“When I started to go to school one year ago, one of the first things our teacher explained to us was the importance of washing the hands before eating,” said Abdullah. “Since then, I have explained this to my mother. In the beginning she was skeptical, but when I told her about the examples that we heard at school – from babies who get sick and die – she started to change.”

Promoting a life-saving intervention

The village of Sohol, Afghanistan is enclaved within mountains. Its residents have no running water and access to safe water and sanitation supplies has been difficult for many.

Despite its life-saving potential, hand-washing with soap is seldom practiced in Afghanistan and not always easy to promote. About 22 per cent of households have access to safe water and less than one out of 10 families has access to latrine facilities.

“We have a water-point in Sohol, our village. Usually it is my sister who goes to fetch the water in the morning and the evening, but sometimes I have to help her. It takes about ten minutes from our house to the water-point,” said Abdullah.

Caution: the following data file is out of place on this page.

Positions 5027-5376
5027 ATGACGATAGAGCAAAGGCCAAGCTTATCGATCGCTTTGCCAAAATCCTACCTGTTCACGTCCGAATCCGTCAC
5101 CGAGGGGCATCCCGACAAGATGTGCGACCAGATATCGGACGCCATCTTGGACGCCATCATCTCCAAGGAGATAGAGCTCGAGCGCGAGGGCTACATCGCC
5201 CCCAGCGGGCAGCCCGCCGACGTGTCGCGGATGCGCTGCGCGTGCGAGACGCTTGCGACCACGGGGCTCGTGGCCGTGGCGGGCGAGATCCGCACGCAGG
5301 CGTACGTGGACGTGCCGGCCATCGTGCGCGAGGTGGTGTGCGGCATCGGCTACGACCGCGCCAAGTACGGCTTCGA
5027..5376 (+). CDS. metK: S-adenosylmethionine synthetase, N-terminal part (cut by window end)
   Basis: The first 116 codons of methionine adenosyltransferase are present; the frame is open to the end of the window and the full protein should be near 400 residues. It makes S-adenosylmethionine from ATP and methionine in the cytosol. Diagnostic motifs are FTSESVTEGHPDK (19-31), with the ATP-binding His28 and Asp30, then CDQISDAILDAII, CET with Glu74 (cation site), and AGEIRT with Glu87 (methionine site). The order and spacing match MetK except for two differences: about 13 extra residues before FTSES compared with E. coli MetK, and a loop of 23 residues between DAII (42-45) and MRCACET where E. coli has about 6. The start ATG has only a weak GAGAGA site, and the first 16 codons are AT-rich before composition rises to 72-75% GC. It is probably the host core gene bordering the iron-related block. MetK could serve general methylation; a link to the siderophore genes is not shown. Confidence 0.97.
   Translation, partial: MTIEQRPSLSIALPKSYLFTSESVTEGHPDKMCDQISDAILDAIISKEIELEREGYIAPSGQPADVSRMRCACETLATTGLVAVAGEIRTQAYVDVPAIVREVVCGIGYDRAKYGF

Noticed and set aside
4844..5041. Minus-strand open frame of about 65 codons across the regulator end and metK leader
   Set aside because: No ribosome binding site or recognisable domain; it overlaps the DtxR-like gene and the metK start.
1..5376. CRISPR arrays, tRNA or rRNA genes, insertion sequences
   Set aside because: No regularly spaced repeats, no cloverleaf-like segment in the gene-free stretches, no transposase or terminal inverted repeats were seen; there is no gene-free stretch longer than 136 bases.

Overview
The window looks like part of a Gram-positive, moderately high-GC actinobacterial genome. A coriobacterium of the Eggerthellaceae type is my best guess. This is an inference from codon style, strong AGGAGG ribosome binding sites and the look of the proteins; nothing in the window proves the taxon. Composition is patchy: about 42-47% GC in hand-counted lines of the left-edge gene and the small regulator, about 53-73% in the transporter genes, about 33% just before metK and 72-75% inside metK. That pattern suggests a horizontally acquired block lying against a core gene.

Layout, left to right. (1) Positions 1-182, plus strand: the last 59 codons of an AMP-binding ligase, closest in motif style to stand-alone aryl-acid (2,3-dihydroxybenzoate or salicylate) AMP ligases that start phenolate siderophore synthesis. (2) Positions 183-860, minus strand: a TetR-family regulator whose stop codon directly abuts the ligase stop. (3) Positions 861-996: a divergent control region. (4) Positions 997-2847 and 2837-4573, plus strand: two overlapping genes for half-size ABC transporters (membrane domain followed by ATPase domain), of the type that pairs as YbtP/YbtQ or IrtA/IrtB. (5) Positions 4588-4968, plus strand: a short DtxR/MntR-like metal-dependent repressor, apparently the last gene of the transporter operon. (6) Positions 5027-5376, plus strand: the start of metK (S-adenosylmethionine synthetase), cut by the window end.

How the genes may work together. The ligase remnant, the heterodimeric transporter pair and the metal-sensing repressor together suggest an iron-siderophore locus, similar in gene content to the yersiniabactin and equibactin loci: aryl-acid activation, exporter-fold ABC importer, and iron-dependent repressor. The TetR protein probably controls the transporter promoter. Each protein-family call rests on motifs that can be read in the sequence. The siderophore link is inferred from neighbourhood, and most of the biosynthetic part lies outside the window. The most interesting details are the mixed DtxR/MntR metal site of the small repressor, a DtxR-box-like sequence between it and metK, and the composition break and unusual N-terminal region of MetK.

Although people may be aware that water alone is not enough, many families still do not want to invest in buying soap.

“In the past many parents said that it is too expensive to buy soap. Last year, community animators came and made clear to them how much this little investment can do, to ensure the health of their families.” said teacher Mohammad Abdullah.

“It was not easy to make them change their mind, because in a remote place like Sohol it is not always simple to have water and soap at hand when you should have it.”

The ‘Healthy School Initiative’

As a follow-up to the 2008 International Year of Sanitation, UNICEF has initiated clean village projects promoting sustainable behaviour changes on key hygiene practices among families.